I've not watched Fringe, so I wasn't familiar with Orla Brady. I definitely liked her in this, though.
mack_the_spoon
Dec. 29th, 2013 03:16 am (UTC)
Yeah, I never disliked Eleven, so it was going to take more than writing I found a little annoying to stop me from watching! I hope Matt Smith gets to come back at some point.

I'm sure I've mentioned it, but if you ever get the chance, I'm pretty sure you'd like Fringe. ;)
promethia_tenk
Dec. 31st, 2013 02:48 am (UTC)
Seconding the recommendation for Fringe!

I like to maintain that Moff Who, Once Upon a Time, and Fringe are all the same show. They each do certain things better, of course, but if you enjoy the thematic preoccupations of one, you're gonna enjoy the others ; )
namarie24
Dec. 27th, 2013 01:17 pm (UTC)
I will definitely miss Eleven a lot. I think he got a rather good sendoff, though, and I liked most of the Christmas special.

Looking forward to Capaldi!
kaffyr
Dec. 29th, 2013 02:16 am (UTC)
Oh, I am definitely looking forward to Capaldi; in fact, I'm sorry we have to wait eight months for his first adventure. I think Clara may have a chance to shine more with this doctor, too.
namarie24
Dec. 29th, 2013 10:33 am (UTC)
Yes, eight months is far too long to wait!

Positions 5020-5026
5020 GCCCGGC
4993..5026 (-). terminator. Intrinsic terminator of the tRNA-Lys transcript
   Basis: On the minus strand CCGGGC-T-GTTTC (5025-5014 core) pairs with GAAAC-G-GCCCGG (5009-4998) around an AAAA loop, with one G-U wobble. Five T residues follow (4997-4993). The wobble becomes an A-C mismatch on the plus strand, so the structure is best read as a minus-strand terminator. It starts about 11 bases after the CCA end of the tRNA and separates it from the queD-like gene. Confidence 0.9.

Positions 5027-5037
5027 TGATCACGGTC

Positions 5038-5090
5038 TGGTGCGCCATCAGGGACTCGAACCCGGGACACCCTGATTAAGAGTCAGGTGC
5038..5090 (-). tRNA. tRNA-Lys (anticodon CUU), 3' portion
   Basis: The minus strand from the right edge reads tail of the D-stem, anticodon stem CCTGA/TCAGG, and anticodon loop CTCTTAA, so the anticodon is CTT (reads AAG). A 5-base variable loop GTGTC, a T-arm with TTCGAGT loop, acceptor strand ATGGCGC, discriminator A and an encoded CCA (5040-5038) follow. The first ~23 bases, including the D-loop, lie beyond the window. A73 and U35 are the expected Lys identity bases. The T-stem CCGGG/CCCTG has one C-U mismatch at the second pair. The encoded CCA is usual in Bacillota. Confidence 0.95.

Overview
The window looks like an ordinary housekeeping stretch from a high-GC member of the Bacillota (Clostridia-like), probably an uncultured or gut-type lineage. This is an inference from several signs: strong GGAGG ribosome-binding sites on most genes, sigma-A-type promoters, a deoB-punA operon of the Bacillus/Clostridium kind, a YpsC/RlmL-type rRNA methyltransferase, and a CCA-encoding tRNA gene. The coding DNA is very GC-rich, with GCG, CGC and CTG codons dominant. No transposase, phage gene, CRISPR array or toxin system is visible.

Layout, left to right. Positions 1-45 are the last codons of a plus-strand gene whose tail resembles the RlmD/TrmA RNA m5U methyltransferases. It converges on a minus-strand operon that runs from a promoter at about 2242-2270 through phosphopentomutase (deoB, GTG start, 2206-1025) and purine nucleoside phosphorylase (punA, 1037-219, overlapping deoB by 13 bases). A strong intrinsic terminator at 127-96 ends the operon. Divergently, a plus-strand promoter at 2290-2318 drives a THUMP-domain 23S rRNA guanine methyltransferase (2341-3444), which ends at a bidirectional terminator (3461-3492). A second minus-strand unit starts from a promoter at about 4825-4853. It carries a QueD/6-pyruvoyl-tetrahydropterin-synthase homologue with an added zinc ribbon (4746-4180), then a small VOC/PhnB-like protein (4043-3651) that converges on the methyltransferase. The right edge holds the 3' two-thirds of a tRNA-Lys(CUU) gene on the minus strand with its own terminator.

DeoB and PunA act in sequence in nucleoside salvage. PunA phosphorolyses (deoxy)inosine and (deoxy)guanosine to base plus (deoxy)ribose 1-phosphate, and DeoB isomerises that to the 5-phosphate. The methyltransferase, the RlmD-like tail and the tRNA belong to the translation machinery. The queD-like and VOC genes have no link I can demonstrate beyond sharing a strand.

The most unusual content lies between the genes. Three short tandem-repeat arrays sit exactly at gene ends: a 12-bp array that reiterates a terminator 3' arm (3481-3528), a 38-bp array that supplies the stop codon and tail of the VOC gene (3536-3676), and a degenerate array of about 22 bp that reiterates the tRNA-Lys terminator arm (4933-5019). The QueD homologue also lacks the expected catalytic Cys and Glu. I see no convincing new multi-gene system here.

And I hope Clara does get a better chance to shine with Capaldi, since I don't feel like I've really connected with her much so far.
kaffyr
Dec. 30th, 2013 05:15 am (UTC)
I haven't connected with her yet, either, although the last two episodes she was in went a long way toward building the connection. And I think with her very own new Doctor, there might be some real possibilities.
robling_t
Dec. 27th, 2013 11:14 pm (UTC)
As a lace knitter and a writer, that actually makes a lot of sense as a description: there are points along the way when you think "this is never going to turn out" (especially when you make mistakes and have to cross your fingers that nobody will notice where you fixed it), it doesn't look like much until it's done and then it still doesn't look like much... but then you throw it into the water, and stretch it out to dry, and then, then, all the months and years of work suddenly turn into something that makes your friends go, "seriously, you MADE that??!?" So, um... yeah, totally get you here. :)
kaffyr
Dec. 29th, 2013 02:21 am (UTC)
Cool! Another interpretation, and one that I think works beautifully!
kerravonsen
Dec. 29th, 2013 06:50 am (UTC)
I adore your icon.
radiolaires
Jan. 2nd, 2014 04:24 pm (UTC)
It was beautiful.
Lace-maker! Fantastic term, especially if you consider Moffat is a bit of a show-off (in a good way) and that his lace is closer to Gothic cathedral lace...

(Also TARDIS bathrobe? Yeah, that's fabulous!)
a_phoenixdragon
Jan. 5th, 2014 03:33 am (UTC)
THIS POST (except for the bathrobe. I am jealous. Highly so!)

GODS...I will lways love him. He is MY Doctor. I'm just...

Can I be in denial a while longer?

Also - Eleven as Thirteen. You know that makes him the Valeyard, right? Which makes the whole regeneration make so much more sense!!

*HUGS*
( 27 comments — Leave a comment )